Tapping into their inherited “primal unconsciousness” (138) contributors to part 4: “Globalization and Crisis,” features essays that positions Haiti in larger societal conversations of sovereighty or territory by drawing parallels between the lived experiences and social realities of the Haitian populous with those in the United States. Using a documentary film Christopher Garland’s The Rhetoric of Crisis and Foreclosing the Future of Haiti in Ghosts of Cite Soleil explores the use of cinematic rhetoric to reinforce negative images and stereotypes of Haiti. Relying on symbolism to deconstruct prevailing views of Haiti as a country in need of saving and challenging its erasure from Western historical narratives, Myriam J. A. Chancy’s A Marshall Plan for Haiti at Peace: To Continue or End the Legacy of the Revolution ponders solutions for the rebuilding of Haiti and the recognition of its role in the development of other nations and countries in the New World. Relying on the use of counter-narratives, this section re-establishes Haiti’s narrative as an island nation founded by slaves while rejecting the status of exotic erotic in need of saving. This is a point of contention that J. Michael Dash expands upon in the afterword. Providing a fitting summation to the entire edited volume, Dash’s Neither France nor Senegal: Bovarysme and Haiti’s Hemispheric Identity ushers in the next phase of Haiti’s return to its post-revolutionary glory. This essay calls for a rebirth of Negritude and Pan-African philosophies in the Haitian consciousness and for political activism among its citizenry in an effort to reclaim not only its cultural heritage, but also aid it in the creation of a self-defined cultural identity.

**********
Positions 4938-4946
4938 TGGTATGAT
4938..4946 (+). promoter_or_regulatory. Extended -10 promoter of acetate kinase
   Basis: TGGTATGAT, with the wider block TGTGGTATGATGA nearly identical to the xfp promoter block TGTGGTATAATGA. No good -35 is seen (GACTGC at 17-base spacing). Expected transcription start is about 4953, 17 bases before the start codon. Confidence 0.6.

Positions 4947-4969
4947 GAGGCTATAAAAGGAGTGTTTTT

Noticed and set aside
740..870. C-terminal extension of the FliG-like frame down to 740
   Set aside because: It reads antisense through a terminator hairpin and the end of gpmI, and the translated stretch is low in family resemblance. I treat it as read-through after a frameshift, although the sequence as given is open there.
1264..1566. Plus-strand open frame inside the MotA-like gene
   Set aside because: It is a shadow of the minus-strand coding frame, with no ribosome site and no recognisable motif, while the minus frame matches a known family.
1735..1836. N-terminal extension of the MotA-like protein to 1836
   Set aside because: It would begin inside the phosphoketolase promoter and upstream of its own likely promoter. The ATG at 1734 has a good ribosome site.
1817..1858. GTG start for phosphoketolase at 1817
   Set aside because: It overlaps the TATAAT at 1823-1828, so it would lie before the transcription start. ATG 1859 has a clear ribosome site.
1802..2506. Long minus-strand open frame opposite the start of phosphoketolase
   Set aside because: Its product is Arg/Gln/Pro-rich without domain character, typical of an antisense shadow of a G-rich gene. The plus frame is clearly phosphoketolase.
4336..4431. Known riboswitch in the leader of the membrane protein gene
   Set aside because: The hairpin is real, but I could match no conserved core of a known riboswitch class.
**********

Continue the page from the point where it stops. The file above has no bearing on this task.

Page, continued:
A collection of interrelated essays, Haiti and the Americas places the island nation on a continuum within larger societal conversations of freedom. Using a variety of conceptual frameworks and methodological lenses, each essay provides a fresh, unbiased rearticulation of many taken-for-granted assumptions regarding Haiti and its contributions to discourses of freedom in the Western hemisphere. One strength of the book is that each of the selected essays work in concert with one another while enabling each author to use their text to articulate their individual points of view. However, a weakness of the book was its limited discussion of the contribution of women to these discourses beyond the use of Annie Desroy’s text by Nadeve Menard. Overall, Haiti and the Americas is a balanced, research based collection of essays articulating the narratives of Haiti from its historical past to its present and future. Nonetheless, scholars interested in Diasporic Literature, Cultural Studies, Education, Haitian History, and Black Atlantic Studies may find Haiti and the Americas a useful pre-primer.